A second start is for everything you do, always ask – why do I am doing this? Why do I need this? Did I go to India this week because I wanted to learn Yoga? Or did I go because I didn’t want to miss Claudia for a whole month? Or did I go because I was afraid I would be jealous with Claudia gone and if so, why? Who knows? But I need to ask so I’m not BS-ing myself on my reasons.
Honest with others –
If people know that you are above and beyond honest with others, they will listen to you. They will know that your words are weighed out carefully.
What you say about the past, to make a point about the present, will bring you benefits in the future. Because people will believe and return your trust with affection. Affection going in your direction will have rewards.
The Force. But it’s more than that. When you are honest with others to a fault then your words have more than just the power of description.
Each word gets loaded with its truth. You become so experienced and knowledgable about what telling the truth means that your words take on a different character than the people who even slip for a second, even in telling a white lie.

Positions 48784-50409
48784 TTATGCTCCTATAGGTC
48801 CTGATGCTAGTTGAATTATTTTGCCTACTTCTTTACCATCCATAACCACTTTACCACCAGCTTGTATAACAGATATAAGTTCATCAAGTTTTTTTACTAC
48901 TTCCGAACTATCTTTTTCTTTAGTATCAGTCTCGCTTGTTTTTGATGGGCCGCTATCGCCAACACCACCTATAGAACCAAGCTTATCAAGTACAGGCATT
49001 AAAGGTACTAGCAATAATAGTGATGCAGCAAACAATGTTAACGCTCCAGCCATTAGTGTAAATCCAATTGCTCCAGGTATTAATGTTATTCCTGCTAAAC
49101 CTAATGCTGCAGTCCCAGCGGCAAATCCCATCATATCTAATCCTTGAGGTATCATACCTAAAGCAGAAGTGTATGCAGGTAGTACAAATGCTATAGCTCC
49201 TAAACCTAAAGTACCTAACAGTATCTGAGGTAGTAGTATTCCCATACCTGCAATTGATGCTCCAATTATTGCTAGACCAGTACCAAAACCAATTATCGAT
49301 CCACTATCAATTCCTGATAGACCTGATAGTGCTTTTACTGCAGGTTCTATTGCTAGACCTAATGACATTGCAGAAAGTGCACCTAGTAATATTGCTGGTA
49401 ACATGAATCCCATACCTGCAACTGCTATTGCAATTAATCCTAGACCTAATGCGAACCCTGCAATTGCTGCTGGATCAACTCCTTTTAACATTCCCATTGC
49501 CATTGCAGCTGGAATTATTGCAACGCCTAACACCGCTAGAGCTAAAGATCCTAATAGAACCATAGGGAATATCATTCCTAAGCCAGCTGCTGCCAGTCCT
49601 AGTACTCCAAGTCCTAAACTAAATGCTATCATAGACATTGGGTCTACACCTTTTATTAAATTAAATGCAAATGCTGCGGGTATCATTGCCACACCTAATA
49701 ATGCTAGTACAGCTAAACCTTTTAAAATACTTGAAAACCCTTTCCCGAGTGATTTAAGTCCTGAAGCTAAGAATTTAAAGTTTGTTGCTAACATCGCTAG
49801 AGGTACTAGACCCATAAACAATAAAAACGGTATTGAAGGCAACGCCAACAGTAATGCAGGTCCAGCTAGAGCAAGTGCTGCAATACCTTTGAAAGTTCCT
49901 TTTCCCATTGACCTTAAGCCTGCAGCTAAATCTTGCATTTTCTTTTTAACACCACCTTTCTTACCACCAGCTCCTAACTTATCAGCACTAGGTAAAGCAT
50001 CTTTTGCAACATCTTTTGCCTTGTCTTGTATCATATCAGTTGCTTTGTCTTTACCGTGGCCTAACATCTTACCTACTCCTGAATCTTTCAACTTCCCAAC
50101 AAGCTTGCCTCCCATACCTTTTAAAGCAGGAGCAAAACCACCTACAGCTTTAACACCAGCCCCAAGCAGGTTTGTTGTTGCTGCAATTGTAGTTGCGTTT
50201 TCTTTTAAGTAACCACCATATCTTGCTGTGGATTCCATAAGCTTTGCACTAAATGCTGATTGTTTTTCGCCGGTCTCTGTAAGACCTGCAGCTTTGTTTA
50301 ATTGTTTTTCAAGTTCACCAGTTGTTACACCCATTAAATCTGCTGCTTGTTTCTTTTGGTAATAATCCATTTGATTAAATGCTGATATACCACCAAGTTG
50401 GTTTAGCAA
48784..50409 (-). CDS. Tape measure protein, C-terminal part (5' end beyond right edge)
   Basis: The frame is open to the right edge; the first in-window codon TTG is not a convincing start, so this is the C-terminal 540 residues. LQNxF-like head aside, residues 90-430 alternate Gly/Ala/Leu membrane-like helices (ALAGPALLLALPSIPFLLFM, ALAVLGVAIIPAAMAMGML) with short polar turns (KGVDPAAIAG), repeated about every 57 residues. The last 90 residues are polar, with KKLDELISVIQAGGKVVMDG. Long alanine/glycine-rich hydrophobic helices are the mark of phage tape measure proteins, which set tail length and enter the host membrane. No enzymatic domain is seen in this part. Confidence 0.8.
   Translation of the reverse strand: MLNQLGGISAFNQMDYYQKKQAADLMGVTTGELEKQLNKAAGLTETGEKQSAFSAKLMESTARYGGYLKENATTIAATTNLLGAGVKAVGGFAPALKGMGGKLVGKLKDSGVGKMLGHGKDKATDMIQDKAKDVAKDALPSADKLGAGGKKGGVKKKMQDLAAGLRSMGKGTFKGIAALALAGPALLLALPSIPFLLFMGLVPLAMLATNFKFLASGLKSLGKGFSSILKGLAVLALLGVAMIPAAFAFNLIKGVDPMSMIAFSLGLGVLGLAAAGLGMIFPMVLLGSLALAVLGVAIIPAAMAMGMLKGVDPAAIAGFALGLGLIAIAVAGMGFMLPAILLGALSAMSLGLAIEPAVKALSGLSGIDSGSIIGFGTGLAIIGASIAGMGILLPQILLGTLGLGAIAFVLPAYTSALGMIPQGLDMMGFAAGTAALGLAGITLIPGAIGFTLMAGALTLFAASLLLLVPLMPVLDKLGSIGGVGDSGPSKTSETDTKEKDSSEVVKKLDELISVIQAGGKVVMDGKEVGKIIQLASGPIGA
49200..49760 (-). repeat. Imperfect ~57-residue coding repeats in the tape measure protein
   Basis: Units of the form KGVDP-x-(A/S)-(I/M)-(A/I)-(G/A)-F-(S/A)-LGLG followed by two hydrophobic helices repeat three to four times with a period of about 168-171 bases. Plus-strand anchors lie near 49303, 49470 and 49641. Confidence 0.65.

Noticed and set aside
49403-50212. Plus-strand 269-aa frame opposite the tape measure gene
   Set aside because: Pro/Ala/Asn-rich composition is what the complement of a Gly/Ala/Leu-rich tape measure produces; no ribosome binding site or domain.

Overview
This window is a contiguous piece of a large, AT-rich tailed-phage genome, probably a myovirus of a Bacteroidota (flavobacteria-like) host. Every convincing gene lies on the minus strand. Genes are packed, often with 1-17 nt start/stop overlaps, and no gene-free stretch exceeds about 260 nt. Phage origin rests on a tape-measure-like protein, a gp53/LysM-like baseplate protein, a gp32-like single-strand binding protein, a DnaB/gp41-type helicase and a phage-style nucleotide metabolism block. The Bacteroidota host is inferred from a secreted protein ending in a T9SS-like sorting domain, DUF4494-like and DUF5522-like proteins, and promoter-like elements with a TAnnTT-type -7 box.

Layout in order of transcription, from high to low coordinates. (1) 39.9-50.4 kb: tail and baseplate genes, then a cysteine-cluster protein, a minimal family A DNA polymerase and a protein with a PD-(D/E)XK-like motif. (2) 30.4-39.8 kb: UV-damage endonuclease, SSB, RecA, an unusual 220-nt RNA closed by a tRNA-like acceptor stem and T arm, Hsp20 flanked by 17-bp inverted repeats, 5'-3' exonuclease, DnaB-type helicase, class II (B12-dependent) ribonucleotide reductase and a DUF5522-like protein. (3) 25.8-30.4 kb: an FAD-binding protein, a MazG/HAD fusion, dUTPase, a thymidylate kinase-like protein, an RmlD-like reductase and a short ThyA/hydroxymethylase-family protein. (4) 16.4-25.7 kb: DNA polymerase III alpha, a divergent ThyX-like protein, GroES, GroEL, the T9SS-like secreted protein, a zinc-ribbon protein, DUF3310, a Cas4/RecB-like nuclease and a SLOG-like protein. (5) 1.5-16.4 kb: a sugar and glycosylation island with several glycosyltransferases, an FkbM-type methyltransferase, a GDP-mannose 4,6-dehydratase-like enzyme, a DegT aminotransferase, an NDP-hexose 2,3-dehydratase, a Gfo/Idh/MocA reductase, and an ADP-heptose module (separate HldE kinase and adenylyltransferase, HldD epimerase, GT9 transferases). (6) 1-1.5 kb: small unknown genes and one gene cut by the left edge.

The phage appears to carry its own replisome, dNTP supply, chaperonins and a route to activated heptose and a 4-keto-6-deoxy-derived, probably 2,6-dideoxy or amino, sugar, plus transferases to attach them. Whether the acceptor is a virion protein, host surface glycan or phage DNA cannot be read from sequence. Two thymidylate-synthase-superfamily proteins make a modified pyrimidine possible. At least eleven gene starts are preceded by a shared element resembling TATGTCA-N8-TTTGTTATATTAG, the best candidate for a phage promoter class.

Without describing the details, Claudia and I had a discussion where she had an opportunity to tell a white lie today to get some small gain. Instead, she didn’t, and it was noticed, and she ended up with a huge gain.
People notice extreme (not “radical” but “extreme”) honesty. They reward it. The world rewards it.
Then what happens? Then your honest words are not only about the past but about the future. If you say, “you’re going to be ok” people believe you. And when they believe you, it often happens.
Because your words allow people to relax, to reduce their anxieties and stresses, to follow in the direction you’ve pointed them because they know you would not have said it if it weren’t true. If anxieties and stresses go away because of the confidence you instilled in them, then events are more likely to go the way they want. You will have helped create the future.
This doesn’t just happen in one day. But this “power” comes with constant honesty. Every day in a row you are completely honest, the power builds. Slip up once, even with a white lie, and then you start from scratch. I’ve seen this power in action many times.
“These are not the droids you are looking for”. So I’m going to take this to a geeky level: Star Wars. Claudia asked me, “so if honesty creates The Force, wasn’t Obi-Wan lying when he said ‘these are not the droids you are looking for?’ “